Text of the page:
Azolla is an aquatic fern consisting of a short, branched, floating stem with roots that hang down in the water. The leaves are alternately arranged, each consisting of thick aerial dorsal lobe containing green chlorophyll and a slightly larger thin, colourless, floating ventral lobe. The plant diameter ranges from 1-2.5 cm for small species like Azolla pinnata, to 15 cm or more like Azolla nilotica. They are triangular or polygonal in shape, and float on the surface of the water, individually or in mats. They give the appearance of a dark green to reddish carpet (rarely produced anthocyanin pigments), except Azolla nilotica which do not produce the red anthocyanin pigment.
The most interesting characteristic of azolla is its symbiotic relationship with the nitrogen-fixing blue-green alga (cyanobacterium) Anabaena azollae. The fern provides nutrients and a protective cavity in each leaf to Anabaena colonies in exchange for fixed atmospheric nitrogen and possibly other growth-promoting substances.
Azolla is new to India. However, it has been recognized as a useful plant in Southern China and Northern Vietnam, where it was used as a biofertilizer and green manure for the rice crop. Azolla production promoted heavily during 1960s in China and Vietnam not only resulted in rapid expansion in these countries, but also attracted world attention in the 1970s. While it was at peak during 1980s along with Blue green Algae, both slowly reduced in use. It was also considered as a noxious weed by farmers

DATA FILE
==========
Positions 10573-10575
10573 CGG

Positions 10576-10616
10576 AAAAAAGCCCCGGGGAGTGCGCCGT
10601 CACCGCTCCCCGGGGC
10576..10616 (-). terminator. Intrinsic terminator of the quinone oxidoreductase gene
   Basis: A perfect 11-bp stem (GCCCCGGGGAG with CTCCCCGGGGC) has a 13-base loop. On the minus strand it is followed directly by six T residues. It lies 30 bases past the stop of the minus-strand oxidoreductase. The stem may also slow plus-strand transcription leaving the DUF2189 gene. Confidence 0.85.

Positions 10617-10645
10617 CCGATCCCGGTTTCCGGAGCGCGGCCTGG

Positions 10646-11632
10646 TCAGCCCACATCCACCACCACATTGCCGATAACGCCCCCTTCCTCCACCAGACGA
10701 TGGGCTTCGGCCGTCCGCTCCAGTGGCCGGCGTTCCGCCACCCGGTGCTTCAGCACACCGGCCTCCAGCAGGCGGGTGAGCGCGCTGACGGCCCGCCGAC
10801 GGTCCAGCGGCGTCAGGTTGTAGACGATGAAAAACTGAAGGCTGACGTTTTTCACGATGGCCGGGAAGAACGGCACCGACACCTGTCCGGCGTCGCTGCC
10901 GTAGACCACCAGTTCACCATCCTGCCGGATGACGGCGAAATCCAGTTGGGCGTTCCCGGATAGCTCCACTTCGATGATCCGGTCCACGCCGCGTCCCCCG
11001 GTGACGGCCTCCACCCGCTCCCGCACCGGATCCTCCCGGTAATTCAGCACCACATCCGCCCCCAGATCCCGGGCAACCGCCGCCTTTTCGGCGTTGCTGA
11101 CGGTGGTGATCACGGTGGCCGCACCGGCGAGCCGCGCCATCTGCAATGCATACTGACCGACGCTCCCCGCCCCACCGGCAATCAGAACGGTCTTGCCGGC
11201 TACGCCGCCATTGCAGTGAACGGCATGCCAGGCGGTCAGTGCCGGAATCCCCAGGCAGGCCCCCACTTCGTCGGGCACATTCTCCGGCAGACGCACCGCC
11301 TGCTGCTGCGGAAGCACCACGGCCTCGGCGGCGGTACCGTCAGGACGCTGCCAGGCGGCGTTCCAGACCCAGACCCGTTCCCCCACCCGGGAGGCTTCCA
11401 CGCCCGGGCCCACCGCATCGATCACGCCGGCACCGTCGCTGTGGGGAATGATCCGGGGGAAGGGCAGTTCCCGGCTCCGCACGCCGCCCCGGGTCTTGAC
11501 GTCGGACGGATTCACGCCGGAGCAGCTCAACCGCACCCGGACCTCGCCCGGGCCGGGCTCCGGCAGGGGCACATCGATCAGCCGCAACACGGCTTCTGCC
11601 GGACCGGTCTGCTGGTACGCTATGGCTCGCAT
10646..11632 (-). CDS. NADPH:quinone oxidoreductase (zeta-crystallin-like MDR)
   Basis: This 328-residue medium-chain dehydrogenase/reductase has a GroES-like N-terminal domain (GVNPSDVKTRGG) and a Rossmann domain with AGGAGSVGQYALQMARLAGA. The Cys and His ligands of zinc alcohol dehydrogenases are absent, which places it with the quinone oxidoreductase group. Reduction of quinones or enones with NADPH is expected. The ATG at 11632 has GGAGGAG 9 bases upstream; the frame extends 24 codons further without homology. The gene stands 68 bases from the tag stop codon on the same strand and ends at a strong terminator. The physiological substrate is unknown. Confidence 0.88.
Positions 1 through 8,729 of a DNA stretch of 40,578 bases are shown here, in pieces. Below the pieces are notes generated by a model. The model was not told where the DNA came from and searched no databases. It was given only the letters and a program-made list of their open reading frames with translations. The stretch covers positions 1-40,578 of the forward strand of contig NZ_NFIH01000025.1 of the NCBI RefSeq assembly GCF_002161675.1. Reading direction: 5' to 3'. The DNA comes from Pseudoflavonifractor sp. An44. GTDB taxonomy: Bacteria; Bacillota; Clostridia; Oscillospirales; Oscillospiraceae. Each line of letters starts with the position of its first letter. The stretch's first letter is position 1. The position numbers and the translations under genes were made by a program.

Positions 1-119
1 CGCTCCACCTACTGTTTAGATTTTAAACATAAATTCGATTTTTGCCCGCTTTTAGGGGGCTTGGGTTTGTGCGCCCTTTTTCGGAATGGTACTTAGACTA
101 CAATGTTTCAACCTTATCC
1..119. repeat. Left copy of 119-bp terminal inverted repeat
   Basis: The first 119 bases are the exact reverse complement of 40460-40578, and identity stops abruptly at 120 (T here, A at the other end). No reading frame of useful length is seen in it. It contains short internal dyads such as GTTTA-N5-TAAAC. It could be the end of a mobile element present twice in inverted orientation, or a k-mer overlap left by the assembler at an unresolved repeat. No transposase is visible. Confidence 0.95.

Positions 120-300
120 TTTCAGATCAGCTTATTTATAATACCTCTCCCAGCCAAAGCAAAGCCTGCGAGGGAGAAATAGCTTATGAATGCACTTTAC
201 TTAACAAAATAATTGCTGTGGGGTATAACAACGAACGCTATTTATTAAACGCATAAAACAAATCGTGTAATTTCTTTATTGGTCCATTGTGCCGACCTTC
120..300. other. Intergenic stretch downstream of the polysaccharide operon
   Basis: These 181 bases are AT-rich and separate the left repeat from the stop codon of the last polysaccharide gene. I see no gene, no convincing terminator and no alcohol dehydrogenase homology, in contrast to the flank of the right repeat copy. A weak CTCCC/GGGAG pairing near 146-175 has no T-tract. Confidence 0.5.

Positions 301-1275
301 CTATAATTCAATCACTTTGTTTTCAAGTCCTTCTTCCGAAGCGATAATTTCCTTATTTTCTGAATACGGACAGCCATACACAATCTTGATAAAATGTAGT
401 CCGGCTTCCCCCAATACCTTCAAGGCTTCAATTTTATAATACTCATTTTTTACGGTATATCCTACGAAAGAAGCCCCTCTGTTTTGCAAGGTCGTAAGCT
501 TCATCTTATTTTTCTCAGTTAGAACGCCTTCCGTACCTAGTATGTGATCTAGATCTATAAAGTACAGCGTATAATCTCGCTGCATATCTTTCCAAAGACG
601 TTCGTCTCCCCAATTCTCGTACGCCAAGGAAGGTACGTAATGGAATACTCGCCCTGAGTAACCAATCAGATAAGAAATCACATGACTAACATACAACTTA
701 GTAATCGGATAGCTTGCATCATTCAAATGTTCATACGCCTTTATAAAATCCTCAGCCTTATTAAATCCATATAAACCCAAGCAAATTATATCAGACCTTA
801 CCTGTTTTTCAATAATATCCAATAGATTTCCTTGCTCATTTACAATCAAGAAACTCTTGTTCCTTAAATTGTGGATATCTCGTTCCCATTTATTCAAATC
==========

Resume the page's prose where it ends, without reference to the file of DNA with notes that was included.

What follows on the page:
Fairy moss, Duckweed fern, Mosquito fern, Water fern [English]; helecho mosquito, helecho de agua [Spanish]; Algenfarne [German]; अजोला [Hindi]; അസോള [Malayalam]; அசோலா [Tamil];
Azolla Species [Azollaceae]
Azolla is very rich in proteins, essential amino acids, vitamins (vitamin A, vitamin B12, Beta Carotene), growth p
romoter intermediaries and minerals including calcium, phosphorous, potassium, ferrous, copper, magnesium. On dry weight basis, Azolla has 25-35% protein content, 15% crude fibre, 10-15% mineral content (iron – (1000–8600 ppm dry weight, copper – 3–210 ppm dry weight, manganese -120–2700 ppm dry weight), and 7-10% comprising a combination of amino acids, bio-active substances and biopolymers (vitamin A – 300–600 ppm dry weight), 15% ash, 30% nitrogen. Azolla’s carbohydrate and oil contents are very low (4.8–6.7% dry weight crude fat, with 6.1–7.7% and 12.8– 26.4% total fat for the poly
unsaturated acids omega 3 and omega 6.
In addition, Azolla do not to accumulate secondary plant compounds and therefore has a greater potential than tree leaves to source protein for monogastric animals. One hectare of Azolla can produce 540-720 kg of protein per month.
Normally azolla is grown in paddy fields or shallow water bodies and multiplies very rapidly over a period of time if the climate is conducive for its growth.
Bed Preparation and Maintenance
Azolla as cattle feed
Comparison of biomass and protein cotent of azolla with different fodder species (t/ha)
Annual production of biomass
Dry matter content
P. Kamalasanana Pillai, S. Premalatha and S. Rajamony. LEISA